As the price of onions shot up during October-November last year, the government policymakers had assured that the crisis was temporary. They assured us that the price would decrease once the staple vegetable was imported from abroad and the onion season started. Onions were, actually, imported in tonnes from several countries, but the prices did not come down. Local onions are now being sold at Tk 140 and the imported ones at Tk 130-140. The huge Turkish and Egyptian onions are being sold at Tk 80-100. The situation has warranted people to reduce the use of the traditional kitchen item.
When the use of spices or onions can be decreased there is hardly any scope to decrease the usage of rice, oil or lentils. Prothom Alo on Thursday published a report titled 'One has to cook without spices'. The price of not only spice but every product is high in the market. Mini-cut rice sells at Tk 48-54 per kilogram when moderate BR-28 rice sells at Tk 38-44 and the price for coarse rice and Najirshail is respectively Tk 32-35 and Tk 48-60. A few days ago, mini-cut rice was sold at Tk 45-48 while moderate BR-28 at Tk 35-40.
According to concerned people, a government announcement contributed to the rice price hike. Without assessing how much rice could be exported after meeting the internal demand, the government had declared a 15 per cent incentive on rice export. Though exporters in Bangladesh get many incentives, producers hardly get any. It cannot be said that a hike in the price of rice can ensure that the farmers are getting the fair price of the product. The government must be aware that rice production is dependent on climate and weather. There is no doubt that the common buyers have to pay extra for rice whether the staple food item is exported or not.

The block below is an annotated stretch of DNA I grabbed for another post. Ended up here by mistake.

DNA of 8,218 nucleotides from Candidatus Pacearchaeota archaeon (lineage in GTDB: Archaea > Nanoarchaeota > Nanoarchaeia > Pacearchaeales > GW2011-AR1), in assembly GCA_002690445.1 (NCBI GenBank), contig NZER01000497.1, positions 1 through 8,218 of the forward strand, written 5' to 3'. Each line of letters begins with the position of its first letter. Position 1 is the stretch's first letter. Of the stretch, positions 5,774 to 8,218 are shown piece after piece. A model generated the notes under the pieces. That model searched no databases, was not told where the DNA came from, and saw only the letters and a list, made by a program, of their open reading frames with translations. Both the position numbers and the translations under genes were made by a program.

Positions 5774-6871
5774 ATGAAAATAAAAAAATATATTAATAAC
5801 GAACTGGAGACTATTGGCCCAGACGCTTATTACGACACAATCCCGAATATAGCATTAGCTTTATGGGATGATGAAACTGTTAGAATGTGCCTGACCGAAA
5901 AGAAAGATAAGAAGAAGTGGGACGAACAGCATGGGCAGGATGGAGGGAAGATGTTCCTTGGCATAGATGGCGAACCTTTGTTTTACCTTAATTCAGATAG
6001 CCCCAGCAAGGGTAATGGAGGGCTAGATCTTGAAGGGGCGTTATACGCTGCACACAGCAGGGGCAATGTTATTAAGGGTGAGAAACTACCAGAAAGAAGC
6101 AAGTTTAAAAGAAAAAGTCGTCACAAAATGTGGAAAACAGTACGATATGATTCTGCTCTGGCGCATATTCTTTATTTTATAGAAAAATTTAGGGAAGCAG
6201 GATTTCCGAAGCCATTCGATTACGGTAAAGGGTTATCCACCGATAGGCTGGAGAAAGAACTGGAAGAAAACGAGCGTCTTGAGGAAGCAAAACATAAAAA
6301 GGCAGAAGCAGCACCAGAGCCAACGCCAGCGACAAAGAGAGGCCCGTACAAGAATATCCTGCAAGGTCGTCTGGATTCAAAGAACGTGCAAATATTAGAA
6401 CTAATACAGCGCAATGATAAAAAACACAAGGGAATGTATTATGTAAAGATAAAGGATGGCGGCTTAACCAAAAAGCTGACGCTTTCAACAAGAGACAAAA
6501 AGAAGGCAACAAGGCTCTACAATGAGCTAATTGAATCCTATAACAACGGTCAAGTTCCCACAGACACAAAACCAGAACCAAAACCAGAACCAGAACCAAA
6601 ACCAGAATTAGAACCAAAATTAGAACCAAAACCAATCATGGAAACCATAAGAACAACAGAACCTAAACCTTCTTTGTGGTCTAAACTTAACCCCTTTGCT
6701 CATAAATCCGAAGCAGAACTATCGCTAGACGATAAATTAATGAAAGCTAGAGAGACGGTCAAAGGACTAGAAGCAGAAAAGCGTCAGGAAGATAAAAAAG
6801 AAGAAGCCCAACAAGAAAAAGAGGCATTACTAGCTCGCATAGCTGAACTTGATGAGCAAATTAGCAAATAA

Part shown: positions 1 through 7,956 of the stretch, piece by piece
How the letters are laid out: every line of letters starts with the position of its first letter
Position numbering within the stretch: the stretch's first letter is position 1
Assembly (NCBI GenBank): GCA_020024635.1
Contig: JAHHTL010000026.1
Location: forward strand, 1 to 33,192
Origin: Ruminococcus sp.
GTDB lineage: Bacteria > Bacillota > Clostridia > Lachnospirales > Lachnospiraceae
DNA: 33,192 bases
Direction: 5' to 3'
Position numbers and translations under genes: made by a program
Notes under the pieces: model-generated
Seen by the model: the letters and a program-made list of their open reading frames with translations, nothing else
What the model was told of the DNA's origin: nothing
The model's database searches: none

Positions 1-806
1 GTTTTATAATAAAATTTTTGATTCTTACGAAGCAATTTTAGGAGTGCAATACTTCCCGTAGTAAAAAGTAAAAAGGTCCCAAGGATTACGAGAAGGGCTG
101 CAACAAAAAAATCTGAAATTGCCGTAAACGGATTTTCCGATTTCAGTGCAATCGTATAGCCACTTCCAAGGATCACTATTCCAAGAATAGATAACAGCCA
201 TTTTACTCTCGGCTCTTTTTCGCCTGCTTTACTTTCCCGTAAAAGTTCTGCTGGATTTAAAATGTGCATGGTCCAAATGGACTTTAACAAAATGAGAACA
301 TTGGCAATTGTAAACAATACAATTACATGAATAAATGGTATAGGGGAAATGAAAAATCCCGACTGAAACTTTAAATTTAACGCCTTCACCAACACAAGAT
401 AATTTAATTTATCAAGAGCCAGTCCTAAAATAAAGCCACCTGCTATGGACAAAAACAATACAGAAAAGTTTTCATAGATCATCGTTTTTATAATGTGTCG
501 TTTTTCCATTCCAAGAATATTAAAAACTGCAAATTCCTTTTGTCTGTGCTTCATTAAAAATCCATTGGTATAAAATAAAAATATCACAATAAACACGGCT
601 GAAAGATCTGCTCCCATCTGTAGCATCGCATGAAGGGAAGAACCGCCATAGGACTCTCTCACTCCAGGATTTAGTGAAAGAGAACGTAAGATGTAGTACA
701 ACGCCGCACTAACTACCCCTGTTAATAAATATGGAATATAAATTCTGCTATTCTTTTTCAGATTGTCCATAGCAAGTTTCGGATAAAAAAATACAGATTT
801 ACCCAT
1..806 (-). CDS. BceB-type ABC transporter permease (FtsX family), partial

The prices of soybean and palm oil have increased too. Non-branded soybean oil is being sold at Tk 95-100 per litre which was sold at Tk 90 in the past week while palm oil is being sold at Tk 80-85. The price of eggs too has shot up by Tk 10 per dozen. This means prices of every essential including spice have increased.
The retailers blame the wholesalers for the price hike while the wholesalers blame the importers. Whom will the common buyers and consumers blame? Sometimes it is seen that the price of imported goods has increased only by Tk 1 while traders sell it on an extra price of Tk 3 at the markets. They do not decrease the price of any imported commodity when its price goes down and simply hides the fact. The import market here is controlled by big business syndicates who increase prices as per their wish. They are so powerful that the government itself seems helpless.
People with a low and fixed income fall victim to the increased prices of essentials most. It becomes hard for them to meet the demand of food. If the government fails to control the market, it should at least monitor it.